The greatest of the whites, and certainly the cruellest, is made of lead. It is hard to imagine a history of art without this dense ‘silver’ white.

Lead may have been liberated from its ores as early as 5000 years ago as there is extensive evidence of lead smelting in Anatolia from around 2300 BC.

The manufacture of white lead from the metal is remarkable partly for its methodical process and partly for its longevity: much the same technique was used in Ancient Rome and most probably employed centuries earlier in Egypt, was still in use in the 19th century.

White lead is basic lead carbonate. It is made via an intermediate substance, the salt lead acetate, formed when acetic acid, as vinegar, reacts with lead metal.

The Dutch ‘stack’ process of the 19th century involved using clay pots divided into two sections – one for the lead and the other for vinegar. Several dozen of these pots were lined up, then covered with large quantities of warm manure straight from the farm to produce not only the heat to evaporate the acid but also the carbon dioxide to transform the substance from lead acetate to basic lead carbonate. The room was sealed, and left closed for ninety days.

It really amounts to nothing more than the corrosion of the metal by acids but this alchemical magic, the dirt and the smells metamorphosing into the purest white, forms as akes on the grey metal. For hundreds of years it has been the most important paint for artists.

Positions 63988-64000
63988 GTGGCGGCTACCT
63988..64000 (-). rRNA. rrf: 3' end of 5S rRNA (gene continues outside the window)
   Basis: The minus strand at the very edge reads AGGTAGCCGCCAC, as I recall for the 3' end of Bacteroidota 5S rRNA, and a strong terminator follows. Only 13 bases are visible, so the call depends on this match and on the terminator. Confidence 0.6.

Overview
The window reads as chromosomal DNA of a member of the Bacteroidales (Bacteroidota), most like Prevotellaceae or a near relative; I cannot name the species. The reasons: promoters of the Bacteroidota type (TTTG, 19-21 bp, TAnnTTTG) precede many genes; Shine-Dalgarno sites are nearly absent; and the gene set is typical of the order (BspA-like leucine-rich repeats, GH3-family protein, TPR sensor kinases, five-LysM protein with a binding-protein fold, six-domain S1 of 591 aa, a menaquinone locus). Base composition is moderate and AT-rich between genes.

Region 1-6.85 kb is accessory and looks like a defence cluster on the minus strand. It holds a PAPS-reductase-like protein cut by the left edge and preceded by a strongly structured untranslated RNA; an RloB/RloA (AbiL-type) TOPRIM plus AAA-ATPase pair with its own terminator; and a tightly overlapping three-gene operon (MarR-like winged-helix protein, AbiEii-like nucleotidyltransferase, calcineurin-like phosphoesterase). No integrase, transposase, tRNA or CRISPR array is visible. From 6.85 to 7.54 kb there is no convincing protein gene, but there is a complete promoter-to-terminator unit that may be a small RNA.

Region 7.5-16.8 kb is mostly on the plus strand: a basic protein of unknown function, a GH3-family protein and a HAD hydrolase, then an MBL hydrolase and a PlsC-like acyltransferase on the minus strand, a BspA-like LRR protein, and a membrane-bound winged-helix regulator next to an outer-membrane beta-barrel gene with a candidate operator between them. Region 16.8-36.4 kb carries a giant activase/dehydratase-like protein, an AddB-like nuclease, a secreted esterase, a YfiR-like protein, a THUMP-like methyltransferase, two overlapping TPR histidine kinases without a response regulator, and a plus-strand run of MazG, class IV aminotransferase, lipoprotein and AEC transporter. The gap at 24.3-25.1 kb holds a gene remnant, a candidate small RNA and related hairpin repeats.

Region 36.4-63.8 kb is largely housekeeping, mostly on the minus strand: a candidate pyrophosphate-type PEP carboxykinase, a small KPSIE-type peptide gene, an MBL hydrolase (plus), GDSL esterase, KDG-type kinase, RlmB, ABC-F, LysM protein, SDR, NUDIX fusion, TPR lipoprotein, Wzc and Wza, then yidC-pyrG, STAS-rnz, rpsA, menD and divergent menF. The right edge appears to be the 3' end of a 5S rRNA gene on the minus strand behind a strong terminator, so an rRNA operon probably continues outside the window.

In the manufacture process displayed for the exhibition, the chemical process has been replicated by a modern method that, luckily for us, dispenses with the use of manure!

The lead coils have been placed in jars that sit within open dishes of high-strength vinegar. The introduction of a warm yeast and sugar solution provides both heat and the creation of carbon dioxide.

You can see within the display how the lead pigment develops over intervening weeks. The initial reaction is rapid but the full convesion of all the lead to ake white takes three months. You can easily see why the pigment got its name Flake White.! After complete formation, the pigment is washed to remove any soluble impuri- ties, dried and ground down to a ne powder.

It had one major defect: lead is so poisonous that prolonged exposure would kill you. This was not such an issue for artists whose contact through paint was fairly limited, but for workers in lead white factories the symptoms of poisoning included headaches, irritability, memory issues, abdominal pain and even- tually death.

Not until the 19th century was white lead superseded by safer synthetic whites. First, Zinc White became a competitor and then in the 20th century the introduction of Titanium White almost completely replaced leads’ use.

Still used by artists, its qualities in oil paint cannot be underestimated. A dense white with excellent brushing qualities and rapid drying, it mixes with other colours without overpowering them.